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Marine Animal Encyclopedia

Reticulate Whipray Himantura uarnak

This beautifully patterned stingray belongs to a group called whiprays, which have long, thin, flexible tails. Its upper surface is densely covered with wavy brown lines or reticulations. Its disk, or body, is about 5 ft (1.5 m) long and the tail can be nearly three times this length. Its stinger is a single, large spine located a short distance from the tail base; some individuals have two spines. The body is almost diamond-shaped and the snout is broadly triangular with a pointed tip. Found in warm waters, mainly near the coast, reticulate whiprays are sometimes seen by divers, lying quietly in sandy patches between rocks.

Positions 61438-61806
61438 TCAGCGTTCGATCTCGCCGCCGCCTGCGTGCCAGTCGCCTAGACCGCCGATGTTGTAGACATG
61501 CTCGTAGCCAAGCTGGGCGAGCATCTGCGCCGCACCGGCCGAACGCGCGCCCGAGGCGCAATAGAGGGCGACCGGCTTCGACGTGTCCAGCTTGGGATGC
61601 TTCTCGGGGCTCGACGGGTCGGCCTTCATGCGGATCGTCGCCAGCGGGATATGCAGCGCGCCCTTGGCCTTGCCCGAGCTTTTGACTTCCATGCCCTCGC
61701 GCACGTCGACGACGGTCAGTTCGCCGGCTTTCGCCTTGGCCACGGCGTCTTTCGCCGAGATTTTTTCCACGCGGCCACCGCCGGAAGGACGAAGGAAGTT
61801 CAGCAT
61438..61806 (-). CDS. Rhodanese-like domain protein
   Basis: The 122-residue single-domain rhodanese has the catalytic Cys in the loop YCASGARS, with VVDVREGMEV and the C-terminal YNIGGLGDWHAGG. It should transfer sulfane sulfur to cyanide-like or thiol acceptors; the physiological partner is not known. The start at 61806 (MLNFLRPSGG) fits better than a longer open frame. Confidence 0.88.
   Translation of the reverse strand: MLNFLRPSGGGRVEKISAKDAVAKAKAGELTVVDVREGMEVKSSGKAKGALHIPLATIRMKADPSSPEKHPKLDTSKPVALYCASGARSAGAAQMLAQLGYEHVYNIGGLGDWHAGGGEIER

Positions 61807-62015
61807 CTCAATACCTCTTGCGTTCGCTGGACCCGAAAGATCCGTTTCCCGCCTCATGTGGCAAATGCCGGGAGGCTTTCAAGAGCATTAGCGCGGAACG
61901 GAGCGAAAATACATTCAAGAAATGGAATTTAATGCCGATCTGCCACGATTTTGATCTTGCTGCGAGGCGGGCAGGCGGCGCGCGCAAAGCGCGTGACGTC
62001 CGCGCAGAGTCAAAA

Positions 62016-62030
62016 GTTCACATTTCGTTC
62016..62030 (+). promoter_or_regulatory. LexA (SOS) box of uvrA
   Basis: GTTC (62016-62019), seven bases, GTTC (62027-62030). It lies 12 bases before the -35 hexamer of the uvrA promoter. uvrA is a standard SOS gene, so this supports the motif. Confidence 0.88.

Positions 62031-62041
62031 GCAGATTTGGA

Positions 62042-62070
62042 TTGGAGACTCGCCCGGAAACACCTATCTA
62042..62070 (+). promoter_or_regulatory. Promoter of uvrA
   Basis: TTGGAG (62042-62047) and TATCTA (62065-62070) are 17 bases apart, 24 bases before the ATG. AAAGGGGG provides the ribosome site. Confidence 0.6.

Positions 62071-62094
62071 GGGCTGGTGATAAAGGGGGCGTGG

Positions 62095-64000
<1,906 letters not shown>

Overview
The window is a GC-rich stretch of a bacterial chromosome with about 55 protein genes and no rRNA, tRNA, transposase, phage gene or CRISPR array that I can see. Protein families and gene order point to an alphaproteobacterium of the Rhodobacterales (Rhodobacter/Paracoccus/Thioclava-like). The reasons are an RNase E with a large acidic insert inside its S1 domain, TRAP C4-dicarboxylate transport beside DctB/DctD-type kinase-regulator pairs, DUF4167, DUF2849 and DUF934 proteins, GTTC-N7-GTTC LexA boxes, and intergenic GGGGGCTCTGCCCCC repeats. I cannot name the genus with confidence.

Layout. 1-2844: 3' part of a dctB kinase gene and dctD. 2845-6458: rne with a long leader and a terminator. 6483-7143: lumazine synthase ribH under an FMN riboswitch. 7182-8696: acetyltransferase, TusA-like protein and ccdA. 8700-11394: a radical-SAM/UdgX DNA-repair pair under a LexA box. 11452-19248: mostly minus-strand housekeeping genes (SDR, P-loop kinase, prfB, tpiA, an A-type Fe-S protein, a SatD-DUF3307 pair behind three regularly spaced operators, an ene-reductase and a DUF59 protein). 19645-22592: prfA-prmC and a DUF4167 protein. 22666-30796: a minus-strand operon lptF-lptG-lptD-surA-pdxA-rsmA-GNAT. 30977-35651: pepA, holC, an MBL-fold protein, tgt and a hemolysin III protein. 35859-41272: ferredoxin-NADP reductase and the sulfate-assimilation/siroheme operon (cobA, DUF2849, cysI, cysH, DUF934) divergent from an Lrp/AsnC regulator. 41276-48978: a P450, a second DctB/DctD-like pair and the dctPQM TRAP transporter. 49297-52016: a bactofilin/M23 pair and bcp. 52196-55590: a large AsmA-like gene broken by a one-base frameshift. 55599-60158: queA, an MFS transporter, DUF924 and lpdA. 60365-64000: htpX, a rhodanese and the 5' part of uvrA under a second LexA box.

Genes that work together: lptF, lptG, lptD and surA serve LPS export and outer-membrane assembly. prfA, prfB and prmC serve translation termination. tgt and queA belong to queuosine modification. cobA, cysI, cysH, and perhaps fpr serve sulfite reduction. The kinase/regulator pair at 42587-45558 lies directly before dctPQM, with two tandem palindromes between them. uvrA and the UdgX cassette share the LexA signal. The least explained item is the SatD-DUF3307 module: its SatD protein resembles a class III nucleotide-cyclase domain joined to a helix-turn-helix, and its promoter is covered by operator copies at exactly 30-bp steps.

Reticulate Whiprayzoom image
  • Order Rajiformes
  • Length About 15 ft (4.5 m) including tail
  • Weight About 265 lb (120 kg)
  • Depth 65–165 ft (20–50 m)
  • Distribution Coastal waters of Arabian Gulf, Red Sea, Indian Ocean, and western Pacific
Reticulate Whipray habitat mapzoom image